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WVU receives grant to broaden students’ research knowledge

A female student sits in a lounge working on her computer

A WVU student studies in a lounge on campus. (Photo by: WVU)

Providing students with hands-on learning and real-world experience is critical to future success. Undergraduate students at West Virginia University, as well as additional academic institutions across the state, will gain knowledge and expertise in program evaluation, applied research methods and data analysis, while simultaneously providing program evaluation support to WVU Extension program efforts in West Virginia. The program is supported through a grant from the United States Department of Agriculture-National Institute of Food and Agriculture.

WVU Davis College faculty, Haley Rosson, assistant professor of agricultural and extension education and project director, and Jessica Blythe, associate professor of agricultural and extension education and co-project director, along with Megan Kruger, WVU Extension evaluation and research specialist and co-project director, will work collaboratively to provide this unique opportunity for undergraduate students and Extension faculty through this joint partnership.

The $750,000 Extension Mentoring IN EvaluatION (MINION) grant will focus on increasing undergraduate students' knowledge and skills related to program evaluation methods and data analysis techniques, as well as developing a system of continued collaboration between undergraduate students and WVU Extension faculty and staff to enhance the evaluation of statewide WVU Extension programs.

As part of the project, 15 student fellows will be selected each year to serve in a two-year cohort (a total of 75 students over the course of five years). Fellows will have the unique opportunity to serve both in the role of student during the first year of their fellowship, as well as that of mentor to the upcoming fellowship cohort during the second year of their fellowship.

Students will engage in a formal learning environment by taking two online undergraduate-level agricultural and extension education (AGEE) introductory extension program evaluation courses, as well as in an informal learning environment through placement at a designated WVU Extension site where they will apply the knowledge gained in the classroom to conduct program evaluations in either individual counties or broader program teams. Students will prepare final evaluation reports and impact statements that will be distributed to evaluation host sites and across the state.

“The experiential learning experiences offered through our grant are important for several reasons, as they offer a dynamic and effective way for individuals to acquire knowledge, develop skills, and gain a deeper understanding of how to evaluate teaching and learning in a very practical application. It reinforces math and statistical practices as well as the development of the critical thinking and problem-solving skills needed across careers in today's world,” Blythe said. “In addition to the practical skills and knowledge developed, this grant will foster the collaboration, communication, and interpersonal skills which are essential in any professional setting.”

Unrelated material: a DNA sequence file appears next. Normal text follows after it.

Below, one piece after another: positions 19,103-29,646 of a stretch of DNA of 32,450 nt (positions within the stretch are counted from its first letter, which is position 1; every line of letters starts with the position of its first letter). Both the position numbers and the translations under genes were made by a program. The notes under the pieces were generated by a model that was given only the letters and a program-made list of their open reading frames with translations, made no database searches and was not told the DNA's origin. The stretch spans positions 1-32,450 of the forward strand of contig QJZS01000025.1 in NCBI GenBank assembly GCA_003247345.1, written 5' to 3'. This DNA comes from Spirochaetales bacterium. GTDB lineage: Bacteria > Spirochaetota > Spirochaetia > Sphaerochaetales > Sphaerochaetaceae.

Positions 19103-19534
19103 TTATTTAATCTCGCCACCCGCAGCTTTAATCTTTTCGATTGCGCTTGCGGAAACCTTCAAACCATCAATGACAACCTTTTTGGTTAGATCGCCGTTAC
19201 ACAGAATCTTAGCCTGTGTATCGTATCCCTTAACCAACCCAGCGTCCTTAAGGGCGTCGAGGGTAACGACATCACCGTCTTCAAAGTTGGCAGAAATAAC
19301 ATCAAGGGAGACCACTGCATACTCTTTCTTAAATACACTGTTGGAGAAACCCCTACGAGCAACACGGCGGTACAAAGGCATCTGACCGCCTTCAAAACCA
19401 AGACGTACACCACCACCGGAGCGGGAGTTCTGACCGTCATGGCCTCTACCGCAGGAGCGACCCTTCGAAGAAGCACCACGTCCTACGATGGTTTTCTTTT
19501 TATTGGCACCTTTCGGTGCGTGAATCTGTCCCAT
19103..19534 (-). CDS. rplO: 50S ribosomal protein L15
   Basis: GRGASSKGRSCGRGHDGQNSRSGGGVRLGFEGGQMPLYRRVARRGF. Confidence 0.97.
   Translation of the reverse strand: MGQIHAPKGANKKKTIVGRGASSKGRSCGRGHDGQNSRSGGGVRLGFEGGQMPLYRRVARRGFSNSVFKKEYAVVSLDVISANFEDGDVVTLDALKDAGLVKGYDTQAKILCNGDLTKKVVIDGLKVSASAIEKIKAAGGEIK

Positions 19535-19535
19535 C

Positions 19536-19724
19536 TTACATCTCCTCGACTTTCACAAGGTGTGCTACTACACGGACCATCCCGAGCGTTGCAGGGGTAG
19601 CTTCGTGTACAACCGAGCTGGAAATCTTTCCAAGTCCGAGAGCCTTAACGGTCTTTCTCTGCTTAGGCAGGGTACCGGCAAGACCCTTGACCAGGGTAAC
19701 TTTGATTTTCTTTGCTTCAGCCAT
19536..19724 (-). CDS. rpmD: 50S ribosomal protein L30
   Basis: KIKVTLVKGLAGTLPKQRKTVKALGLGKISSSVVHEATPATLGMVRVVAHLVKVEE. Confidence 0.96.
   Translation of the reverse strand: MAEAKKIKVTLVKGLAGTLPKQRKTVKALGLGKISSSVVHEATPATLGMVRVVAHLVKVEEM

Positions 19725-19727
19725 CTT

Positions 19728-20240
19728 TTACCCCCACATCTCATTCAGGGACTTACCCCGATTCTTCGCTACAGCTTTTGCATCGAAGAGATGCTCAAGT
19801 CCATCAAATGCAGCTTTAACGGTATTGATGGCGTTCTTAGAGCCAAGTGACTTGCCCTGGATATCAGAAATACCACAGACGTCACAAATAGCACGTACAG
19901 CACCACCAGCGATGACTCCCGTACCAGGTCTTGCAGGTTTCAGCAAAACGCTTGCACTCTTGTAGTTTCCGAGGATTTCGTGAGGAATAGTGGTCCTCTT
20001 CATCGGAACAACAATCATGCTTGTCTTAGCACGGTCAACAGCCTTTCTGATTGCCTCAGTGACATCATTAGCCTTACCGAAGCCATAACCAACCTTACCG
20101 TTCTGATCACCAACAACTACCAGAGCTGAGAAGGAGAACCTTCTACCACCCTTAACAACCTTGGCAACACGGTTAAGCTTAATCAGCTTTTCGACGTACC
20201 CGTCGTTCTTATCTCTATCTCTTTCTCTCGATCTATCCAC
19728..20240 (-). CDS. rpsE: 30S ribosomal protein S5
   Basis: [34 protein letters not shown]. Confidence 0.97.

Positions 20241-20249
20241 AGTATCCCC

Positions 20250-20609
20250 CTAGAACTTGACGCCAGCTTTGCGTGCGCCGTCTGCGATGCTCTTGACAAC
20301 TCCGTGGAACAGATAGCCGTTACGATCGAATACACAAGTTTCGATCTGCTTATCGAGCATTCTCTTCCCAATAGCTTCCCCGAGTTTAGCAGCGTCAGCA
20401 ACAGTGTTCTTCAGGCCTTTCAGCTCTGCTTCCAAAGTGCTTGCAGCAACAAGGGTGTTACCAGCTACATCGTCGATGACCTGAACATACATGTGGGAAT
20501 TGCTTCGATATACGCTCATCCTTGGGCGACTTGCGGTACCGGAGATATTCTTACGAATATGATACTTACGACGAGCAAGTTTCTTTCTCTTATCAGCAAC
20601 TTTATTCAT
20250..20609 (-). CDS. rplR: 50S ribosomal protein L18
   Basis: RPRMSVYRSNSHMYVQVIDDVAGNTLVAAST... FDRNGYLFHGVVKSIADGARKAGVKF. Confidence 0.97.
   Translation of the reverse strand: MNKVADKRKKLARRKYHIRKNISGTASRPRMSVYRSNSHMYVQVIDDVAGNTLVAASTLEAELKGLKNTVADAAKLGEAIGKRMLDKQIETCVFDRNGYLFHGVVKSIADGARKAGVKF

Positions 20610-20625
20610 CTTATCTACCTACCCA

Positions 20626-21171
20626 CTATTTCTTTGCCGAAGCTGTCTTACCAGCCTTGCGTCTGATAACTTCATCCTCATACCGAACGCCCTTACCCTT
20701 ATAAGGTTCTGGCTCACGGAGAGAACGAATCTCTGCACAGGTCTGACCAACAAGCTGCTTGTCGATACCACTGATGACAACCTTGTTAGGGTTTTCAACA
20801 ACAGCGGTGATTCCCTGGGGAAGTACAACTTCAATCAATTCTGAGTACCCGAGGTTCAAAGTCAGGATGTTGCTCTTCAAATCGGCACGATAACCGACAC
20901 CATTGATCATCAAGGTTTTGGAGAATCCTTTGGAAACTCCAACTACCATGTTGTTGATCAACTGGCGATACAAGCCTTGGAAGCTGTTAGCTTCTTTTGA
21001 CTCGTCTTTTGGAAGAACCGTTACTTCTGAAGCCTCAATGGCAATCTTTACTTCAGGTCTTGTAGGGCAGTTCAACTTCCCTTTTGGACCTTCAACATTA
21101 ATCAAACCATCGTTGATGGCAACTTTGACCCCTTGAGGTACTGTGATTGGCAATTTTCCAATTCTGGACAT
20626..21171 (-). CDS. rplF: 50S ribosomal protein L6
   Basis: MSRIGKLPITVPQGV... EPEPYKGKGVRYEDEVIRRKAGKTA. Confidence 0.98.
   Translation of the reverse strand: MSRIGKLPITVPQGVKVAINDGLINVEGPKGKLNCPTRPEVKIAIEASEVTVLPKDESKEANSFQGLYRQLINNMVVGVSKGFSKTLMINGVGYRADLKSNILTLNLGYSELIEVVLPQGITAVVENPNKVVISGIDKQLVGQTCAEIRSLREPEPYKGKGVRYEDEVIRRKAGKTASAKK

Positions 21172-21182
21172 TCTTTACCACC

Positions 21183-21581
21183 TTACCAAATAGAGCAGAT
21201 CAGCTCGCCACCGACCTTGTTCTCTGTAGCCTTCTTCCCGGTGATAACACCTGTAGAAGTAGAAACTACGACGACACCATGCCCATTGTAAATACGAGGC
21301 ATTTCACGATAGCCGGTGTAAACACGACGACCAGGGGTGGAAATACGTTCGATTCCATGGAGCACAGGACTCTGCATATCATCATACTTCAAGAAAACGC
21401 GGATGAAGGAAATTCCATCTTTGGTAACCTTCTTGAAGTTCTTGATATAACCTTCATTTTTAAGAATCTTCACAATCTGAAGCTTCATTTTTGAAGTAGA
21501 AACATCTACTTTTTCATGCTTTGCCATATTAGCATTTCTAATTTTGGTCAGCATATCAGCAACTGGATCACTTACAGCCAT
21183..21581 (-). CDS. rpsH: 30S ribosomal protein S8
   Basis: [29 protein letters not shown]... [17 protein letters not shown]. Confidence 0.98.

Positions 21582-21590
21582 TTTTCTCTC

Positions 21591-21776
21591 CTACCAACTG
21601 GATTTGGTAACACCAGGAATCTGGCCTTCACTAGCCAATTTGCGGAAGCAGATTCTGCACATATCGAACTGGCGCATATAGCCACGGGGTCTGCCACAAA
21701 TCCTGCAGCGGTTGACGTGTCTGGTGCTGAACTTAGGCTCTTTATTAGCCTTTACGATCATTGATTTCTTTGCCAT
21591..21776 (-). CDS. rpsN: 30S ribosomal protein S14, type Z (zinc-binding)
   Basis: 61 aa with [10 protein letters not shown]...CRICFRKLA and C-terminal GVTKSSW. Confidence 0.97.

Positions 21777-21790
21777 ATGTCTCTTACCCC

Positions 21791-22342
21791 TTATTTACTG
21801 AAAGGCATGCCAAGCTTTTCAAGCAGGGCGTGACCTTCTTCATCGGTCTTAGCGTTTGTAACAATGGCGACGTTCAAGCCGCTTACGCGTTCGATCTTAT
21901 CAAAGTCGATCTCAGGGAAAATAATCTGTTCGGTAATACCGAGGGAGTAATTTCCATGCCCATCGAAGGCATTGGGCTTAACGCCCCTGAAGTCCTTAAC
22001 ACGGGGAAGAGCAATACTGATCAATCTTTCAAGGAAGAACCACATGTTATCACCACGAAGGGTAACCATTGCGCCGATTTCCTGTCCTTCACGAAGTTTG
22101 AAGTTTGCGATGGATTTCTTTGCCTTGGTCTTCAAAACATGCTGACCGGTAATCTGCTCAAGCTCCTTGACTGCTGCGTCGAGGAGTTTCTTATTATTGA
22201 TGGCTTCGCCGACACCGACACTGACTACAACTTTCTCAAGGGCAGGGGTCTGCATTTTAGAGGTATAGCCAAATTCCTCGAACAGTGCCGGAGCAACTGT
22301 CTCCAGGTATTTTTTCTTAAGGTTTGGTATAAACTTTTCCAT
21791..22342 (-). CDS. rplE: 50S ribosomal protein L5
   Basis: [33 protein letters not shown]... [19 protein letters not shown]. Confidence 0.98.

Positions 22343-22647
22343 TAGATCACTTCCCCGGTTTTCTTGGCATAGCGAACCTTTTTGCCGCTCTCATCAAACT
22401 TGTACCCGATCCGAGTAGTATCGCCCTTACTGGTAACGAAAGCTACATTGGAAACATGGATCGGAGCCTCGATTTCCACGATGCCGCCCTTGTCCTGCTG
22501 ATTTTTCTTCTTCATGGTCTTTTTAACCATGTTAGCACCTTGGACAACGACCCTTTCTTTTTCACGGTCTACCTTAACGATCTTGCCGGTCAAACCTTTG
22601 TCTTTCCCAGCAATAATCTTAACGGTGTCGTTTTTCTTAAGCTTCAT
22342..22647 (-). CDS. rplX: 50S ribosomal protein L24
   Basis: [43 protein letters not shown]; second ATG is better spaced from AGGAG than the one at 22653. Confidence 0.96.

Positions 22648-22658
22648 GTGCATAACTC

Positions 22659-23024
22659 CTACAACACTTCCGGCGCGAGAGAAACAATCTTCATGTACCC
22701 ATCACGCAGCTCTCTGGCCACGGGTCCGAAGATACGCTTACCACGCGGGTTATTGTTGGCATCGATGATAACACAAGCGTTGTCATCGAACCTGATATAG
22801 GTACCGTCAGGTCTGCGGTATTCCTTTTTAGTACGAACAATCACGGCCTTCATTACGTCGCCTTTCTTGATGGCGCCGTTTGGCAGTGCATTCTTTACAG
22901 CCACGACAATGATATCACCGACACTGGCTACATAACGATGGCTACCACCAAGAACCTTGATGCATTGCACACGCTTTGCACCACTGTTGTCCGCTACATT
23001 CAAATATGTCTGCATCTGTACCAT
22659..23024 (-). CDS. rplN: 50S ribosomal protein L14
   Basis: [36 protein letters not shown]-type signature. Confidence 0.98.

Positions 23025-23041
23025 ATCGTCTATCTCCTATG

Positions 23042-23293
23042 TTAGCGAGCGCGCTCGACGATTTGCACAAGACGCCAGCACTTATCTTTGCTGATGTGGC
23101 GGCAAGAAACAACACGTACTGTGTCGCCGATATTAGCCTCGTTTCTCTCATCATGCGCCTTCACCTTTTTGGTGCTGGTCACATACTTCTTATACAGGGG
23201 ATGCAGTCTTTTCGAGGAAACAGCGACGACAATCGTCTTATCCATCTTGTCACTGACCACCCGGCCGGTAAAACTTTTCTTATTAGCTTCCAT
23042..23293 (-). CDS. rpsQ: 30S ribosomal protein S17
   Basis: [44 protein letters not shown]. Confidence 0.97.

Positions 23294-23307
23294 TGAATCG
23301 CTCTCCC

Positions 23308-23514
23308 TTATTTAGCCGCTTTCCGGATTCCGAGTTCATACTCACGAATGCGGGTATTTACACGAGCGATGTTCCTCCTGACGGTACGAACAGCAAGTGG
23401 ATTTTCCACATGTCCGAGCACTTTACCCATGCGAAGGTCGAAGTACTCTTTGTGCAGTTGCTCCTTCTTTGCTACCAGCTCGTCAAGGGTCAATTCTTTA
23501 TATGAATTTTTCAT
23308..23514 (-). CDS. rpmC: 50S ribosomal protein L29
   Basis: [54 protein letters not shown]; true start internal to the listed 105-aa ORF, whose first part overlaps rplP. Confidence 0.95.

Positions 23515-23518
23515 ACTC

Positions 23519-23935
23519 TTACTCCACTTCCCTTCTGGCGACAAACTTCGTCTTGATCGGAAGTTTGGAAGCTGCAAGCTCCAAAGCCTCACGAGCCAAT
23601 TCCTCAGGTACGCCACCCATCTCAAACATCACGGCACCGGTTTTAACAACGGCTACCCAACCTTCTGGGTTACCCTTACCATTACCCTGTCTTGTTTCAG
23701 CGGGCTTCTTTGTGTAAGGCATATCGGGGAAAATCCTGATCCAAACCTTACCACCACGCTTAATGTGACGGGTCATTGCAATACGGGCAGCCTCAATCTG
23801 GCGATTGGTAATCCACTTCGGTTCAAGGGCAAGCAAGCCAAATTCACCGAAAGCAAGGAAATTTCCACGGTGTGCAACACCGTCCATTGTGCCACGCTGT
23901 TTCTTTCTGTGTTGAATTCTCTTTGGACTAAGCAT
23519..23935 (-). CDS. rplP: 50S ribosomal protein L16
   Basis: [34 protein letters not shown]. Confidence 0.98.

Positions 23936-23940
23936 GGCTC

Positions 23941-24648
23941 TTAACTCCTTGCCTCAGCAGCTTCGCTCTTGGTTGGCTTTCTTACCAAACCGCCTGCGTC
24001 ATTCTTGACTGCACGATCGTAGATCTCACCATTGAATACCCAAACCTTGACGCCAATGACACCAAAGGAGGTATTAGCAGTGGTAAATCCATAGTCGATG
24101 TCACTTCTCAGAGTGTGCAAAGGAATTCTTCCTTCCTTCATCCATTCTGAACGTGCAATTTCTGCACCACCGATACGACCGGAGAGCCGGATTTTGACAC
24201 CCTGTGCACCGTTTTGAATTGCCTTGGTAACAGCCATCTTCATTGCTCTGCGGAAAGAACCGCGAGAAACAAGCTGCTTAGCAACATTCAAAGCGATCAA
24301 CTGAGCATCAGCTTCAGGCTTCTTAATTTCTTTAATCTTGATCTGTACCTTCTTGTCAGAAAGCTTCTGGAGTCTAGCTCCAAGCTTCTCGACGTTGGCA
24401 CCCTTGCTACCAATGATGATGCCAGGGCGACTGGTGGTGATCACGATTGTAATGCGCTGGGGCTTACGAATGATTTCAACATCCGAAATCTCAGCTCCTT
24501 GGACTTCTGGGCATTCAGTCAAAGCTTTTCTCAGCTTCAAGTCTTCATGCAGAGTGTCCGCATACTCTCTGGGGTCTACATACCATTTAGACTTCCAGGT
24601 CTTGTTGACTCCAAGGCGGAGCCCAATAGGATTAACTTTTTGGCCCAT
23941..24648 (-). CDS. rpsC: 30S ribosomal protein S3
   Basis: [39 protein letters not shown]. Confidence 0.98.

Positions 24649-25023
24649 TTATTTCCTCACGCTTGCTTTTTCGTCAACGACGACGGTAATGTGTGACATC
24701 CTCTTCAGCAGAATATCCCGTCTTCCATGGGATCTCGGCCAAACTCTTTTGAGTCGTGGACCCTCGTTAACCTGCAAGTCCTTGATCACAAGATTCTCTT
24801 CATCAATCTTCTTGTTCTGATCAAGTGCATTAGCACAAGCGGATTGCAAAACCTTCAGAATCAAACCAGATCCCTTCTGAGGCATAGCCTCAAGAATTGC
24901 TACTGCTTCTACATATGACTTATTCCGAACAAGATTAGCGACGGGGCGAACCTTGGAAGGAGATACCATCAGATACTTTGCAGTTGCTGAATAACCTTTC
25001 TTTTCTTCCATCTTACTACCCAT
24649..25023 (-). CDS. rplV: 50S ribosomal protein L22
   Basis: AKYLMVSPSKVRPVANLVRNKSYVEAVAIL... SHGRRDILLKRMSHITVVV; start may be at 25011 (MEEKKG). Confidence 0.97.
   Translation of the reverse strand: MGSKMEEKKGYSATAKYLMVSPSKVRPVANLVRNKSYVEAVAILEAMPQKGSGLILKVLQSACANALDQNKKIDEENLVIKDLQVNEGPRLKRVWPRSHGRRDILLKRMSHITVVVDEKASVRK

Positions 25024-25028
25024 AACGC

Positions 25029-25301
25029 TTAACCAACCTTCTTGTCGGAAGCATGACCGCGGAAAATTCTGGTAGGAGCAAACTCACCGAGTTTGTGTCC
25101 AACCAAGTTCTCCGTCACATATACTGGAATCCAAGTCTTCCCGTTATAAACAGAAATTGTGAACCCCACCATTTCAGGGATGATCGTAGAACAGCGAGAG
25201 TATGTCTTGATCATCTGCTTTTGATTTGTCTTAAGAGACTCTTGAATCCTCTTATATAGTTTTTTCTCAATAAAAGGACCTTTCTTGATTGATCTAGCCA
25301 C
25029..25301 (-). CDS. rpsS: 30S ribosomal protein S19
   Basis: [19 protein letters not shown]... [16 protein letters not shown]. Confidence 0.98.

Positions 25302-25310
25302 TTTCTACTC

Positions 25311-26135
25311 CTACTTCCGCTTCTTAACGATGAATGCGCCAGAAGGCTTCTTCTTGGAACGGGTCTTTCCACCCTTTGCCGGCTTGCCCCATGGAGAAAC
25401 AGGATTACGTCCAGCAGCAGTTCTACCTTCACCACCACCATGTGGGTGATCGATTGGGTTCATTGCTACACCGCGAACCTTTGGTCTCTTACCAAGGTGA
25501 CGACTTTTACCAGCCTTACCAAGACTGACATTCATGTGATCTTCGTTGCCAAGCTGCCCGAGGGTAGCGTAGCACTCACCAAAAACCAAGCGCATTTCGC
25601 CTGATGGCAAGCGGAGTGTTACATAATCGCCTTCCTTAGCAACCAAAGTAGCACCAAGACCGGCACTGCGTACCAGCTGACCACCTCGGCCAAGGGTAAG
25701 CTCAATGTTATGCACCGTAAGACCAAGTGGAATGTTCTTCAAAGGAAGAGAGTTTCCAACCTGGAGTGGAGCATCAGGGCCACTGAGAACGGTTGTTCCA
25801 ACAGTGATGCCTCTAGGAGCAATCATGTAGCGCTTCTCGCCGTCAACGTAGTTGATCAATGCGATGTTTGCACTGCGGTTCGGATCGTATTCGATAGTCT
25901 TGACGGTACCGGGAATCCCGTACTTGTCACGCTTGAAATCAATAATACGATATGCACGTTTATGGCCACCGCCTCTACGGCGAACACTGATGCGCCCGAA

In addition to the hands-on evaluation techniques and process, students also will gain valuable interactions through this course and broaden their knowledge of education and service provided by extension programs.

"Both the WVU AGEE department and WVU Extension are committed to furthering both the development of undergraduate students, as well as the Extension profession, by immersing students in the evaluative process and thereby demonstrating the far-reaching effect of Extension programming efforts in the state of West Virginia,” Rosson said. “AGEE also helps to serve as a direct pipeline to the Extension profession, developing confident, well-prepared students who are ready to enter the workforce."

WVU Extension agents will submit applications to serve as an evaluation host site and/or program-based working groups such as a 4-H youth development and youth agriculture. Once those have been selected, undergraduate students can apply in spring 2024 to serve as a paid fellow on one of the participating sites. They will take their two required courses beginning in fall 2024.

Students in this course will provide much-needed resources to WVU Extension agents by providing resources to evaluate or conduct research on programs in their county or support unit.

“This project will bridge the gap between university students honing their research skills and extension agents working on West Virginia’s most important issues in their communities. This partnership not only will allow university students to apply their research skills in real-life situations, but it also will allow extension agents to capture meaningful data that can highlight the impacts of their work,” Kruger said. 

Those who are interested in learning more about this program, please contact Haley Rosson, project director, at

To learn more about WVU Extension programs, visit or follow @WVUExtension on Facebook, Twitter and Instagram. 

To learn more about the Davis College of Agriculture, Natural Resources and Design, visit Keep up with the latest updates and news from the Davis College on Facebook, Twitter.



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CONTACT: Tara Curtis 

WVU Extension 


CONTACT: Lindsay Wiles

Davis College of Agriculture, Natural Resources and Design